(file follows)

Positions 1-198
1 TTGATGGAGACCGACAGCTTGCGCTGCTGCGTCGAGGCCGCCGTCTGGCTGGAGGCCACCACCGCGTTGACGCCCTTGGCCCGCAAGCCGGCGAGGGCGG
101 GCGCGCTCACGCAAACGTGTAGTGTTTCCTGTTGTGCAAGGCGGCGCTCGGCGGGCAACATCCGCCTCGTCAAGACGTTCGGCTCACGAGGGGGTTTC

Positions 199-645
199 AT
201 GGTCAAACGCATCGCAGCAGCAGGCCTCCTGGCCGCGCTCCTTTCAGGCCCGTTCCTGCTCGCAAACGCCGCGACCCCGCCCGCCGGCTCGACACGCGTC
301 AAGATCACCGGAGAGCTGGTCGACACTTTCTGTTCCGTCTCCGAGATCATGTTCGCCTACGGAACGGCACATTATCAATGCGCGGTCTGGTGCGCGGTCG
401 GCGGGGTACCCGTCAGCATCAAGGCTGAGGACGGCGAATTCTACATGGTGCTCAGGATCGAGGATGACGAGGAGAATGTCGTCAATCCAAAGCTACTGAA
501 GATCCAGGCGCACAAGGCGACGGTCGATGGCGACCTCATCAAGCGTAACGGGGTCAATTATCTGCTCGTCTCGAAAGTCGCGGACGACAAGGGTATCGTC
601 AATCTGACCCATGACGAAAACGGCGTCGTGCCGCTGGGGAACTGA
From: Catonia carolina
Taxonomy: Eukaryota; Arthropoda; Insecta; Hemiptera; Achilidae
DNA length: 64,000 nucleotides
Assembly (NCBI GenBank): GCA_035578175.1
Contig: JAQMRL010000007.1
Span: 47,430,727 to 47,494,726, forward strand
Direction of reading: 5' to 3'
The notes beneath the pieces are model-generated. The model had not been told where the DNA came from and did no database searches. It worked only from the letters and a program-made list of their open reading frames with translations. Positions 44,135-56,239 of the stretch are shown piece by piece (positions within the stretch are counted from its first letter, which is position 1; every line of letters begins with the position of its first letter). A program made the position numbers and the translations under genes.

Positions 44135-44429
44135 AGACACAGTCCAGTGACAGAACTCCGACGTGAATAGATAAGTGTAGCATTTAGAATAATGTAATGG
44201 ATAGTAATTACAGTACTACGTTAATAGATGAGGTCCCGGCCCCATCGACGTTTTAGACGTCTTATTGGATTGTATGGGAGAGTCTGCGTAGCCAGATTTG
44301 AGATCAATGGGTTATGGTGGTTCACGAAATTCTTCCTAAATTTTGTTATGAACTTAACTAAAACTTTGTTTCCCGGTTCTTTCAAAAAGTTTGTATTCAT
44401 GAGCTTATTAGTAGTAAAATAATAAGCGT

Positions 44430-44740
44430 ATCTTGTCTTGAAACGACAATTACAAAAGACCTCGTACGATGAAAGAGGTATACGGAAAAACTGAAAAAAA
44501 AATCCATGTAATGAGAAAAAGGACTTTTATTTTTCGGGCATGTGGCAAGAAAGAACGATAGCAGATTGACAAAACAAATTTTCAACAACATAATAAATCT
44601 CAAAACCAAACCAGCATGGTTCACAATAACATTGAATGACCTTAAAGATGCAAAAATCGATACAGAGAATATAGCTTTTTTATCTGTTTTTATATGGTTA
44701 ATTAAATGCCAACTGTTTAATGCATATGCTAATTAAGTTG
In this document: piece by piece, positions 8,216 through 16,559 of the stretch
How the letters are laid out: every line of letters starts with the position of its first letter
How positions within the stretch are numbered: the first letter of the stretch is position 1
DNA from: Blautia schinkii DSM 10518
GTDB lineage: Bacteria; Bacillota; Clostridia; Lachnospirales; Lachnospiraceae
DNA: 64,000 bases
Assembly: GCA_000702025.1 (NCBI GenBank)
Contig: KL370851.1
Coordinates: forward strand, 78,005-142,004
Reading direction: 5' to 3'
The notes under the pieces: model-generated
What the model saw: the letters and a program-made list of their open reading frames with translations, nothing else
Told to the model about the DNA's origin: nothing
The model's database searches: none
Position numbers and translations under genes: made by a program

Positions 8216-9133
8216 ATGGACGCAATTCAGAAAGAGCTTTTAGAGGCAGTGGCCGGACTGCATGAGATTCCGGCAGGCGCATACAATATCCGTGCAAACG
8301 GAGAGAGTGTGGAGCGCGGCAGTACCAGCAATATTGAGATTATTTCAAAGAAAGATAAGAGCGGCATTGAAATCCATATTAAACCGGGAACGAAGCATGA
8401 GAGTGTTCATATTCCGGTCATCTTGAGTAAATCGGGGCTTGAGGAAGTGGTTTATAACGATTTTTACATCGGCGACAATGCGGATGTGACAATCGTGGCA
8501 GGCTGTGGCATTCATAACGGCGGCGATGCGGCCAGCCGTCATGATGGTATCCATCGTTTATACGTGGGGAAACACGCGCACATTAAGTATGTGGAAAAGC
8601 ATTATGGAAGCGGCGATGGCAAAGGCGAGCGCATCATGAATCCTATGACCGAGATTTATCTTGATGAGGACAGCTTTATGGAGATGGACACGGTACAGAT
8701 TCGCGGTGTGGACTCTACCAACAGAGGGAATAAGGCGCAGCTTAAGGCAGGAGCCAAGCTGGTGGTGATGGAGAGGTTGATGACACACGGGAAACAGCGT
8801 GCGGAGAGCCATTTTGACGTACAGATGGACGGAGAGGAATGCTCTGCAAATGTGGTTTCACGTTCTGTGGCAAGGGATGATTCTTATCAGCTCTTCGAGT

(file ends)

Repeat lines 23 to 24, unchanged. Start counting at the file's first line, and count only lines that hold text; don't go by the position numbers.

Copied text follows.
44401 GAGCTTATTAGTAGTAAAATAATAAGCGT

Positions 44430-44740